Firstly, the Decalogue was held up as formative for Judeo-Christian ethics and was portrayed as no more than, and no less than, a summary of Christian ethics. This was reflected in Kirby’s criticism that half of the commandments are not even related to morality. I do not know where the understanding of the Decalogue as being basically about morality came from. I might take a guess that its centrality in the Law/Torah (the first 5 books of the Old Testament, which include as much narrative as instruction) along with a conflation of the ethical, religious and legal elements of life led to an understanding of the Decalogue as essentially a summary of moral instruction, but I offer it only as a guess. I would be perfectly happy to concede that the Decalogue does indeed have a central place in the Torah, and that it was, as Houston notes, “a prime expression of the covenant demands.” But, as Houston continues, “it is obviously designed to include all the most basic religious and moral requirements over a wide sphere of life… it is the most basic statement possible of the conditions on which Israel may be in relationship with YHWH. It combines in one text the specific demand for Israel to worship YHWH alone with those few moral requirements which are essential in one form or another for any human society.” As Kirby reflected on some individual commandments, so does Houston comment on the first: “Modern preachers interpret this comment in a moralistic way: anything which absorbs a person’s devotion is his/her God. But this is not what it means in the OT context.” So, contra Kirby, I would maintain that the Decalogue never intended to be a summary of moral rules. It was a summary, indeed, but it was a summary of a particular covenant which, when read, can be seen to have a much broader scope than ethics. Even the sacrificial system, normally understood to be so intimately linked with misbehaviour, was not used exclusively to represent and atone for immoral conduct. (As for the 10th commandment [9th and 10th if you’re Roman Catholic or Lutheran], which Kirby also undermined as a moral command, Houston notes, “there is also an interpretation which sees it as concerned with overt action to dispossess one’s neighbour. Even if the Hebrew word refers primarily to desire, the concern is for the danger to one’s neighbour posed by one’s covetousness; and in particular the kind of covetousness described in Micah 2:1-2.” See also Mark 10.19, where Jesus appears to interpret the commandment as being about fraud. It certainly seems to me that Jesus’ teaching ought to be the most formative element in Christian ethics!). So Kirby’s portrayal of the Decalogue as the pinnacle of Christian ethics is unfounded, and her criticisms of it as an exclusively ethical document therefore a category error.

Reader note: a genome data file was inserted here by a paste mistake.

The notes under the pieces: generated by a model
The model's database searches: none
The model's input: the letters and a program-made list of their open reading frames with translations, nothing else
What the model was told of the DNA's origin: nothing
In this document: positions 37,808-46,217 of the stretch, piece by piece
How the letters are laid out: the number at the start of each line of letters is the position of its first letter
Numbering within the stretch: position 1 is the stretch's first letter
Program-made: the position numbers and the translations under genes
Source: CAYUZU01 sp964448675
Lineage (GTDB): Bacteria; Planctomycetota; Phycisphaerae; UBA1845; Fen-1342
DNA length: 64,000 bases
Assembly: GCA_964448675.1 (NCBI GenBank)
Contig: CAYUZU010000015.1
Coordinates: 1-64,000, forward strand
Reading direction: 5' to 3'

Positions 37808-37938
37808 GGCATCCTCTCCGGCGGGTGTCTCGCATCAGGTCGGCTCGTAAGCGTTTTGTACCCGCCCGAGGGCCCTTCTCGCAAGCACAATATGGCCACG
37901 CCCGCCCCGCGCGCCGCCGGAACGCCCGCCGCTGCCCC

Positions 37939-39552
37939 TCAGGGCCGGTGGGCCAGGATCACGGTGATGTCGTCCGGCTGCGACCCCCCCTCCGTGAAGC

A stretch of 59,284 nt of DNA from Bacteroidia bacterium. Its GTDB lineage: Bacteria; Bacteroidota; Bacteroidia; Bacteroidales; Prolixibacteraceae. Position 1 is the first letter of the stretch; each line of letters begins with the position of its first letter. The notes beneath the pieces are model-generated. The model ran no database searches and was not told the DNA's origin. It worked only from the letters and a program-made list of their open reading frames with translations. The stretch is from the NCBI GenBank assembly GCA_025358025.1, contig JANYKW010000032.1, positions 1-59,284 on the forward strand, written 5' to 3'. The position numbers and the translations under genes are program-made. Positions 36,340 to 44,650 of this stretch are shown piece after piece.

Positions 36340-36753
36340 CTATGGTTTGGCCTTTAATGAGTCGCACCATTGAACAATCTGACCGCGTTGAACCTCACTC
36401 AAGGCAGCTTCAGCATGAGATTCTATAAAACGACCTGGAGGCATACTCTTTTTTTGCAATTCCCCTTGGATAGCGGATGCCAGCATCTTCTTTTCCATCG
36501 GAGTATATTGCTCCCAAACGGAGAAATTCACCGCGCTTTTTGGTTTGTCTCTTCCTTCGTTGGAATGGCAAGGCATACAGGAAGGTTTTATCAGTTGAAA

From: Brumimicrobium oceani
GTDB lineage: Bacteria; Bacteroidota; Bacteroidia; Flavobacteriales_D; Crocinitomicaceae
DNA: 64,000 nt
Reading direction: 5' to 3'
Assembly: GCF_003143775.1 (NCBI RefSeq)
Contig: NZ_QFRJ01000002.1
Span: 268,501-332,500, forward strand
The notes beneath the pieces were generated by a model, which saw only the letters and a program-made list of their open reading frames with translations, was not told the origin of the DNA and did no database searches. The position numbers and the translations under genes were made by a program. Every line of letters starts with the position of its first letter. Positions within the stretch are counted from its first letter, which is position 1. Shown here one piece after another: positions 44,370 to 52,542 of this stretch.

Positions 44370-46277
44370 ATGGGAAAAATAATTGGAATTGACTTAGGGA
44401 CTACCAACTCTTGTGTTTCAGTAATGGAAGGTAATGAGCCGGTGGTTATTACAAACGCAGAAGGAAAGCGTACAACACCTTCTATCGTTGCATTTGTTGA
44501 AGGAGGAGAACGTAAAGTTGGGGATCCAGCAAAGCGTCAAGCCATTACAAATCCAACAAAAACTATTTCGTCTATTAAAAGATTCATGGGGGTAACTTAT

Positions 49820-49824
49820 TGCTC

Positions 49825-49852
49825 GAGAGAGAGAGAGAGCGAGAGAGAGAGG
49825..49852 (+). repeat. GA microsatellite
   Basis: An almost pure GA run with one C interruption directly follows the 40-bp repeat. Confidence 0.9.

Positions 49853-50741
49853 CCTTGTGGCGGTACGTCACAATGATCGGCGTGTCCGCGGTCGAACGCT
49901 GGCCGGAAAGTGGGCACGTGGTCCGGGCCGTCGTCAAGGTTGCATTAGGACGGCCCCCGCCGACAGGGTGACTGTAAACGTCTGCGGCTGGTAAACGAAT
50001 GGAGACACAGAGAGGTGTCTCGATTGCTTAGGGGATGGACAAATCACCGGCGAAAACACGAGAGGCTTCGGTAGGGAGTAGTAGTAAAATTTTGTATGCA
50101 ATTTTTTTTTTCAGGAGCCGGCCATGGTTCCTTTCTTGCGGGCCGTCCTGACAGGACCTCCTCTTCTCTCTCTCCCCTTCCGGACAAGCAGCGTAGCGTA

Secondly, we saw, in the discussion of Christian ethics, at least a danger of the ambiguity in source that I described at the beginning. There seemed to be the implication that Old Testament ethics ought to be prescriptive for Christian ethics. Now, this is clearly true in some cases. Jesus often quoted the Old Testament favourably, often implying partial ethical continuity. However, he also superseded some of the teaching there, most notably in Matthew 5 (“You have heard that it was said…but” and so on). While this does not permit the Christian to dismiss the Old Testament ethical teaching a priori or on a cultural whim, it does demonstrate that the Christian qua a Christian, that is, a follower of Christ, is not compelled to invariably follow Old Testament ethics. Nor is he or she compelled to see all Old Testament behaviour favourably.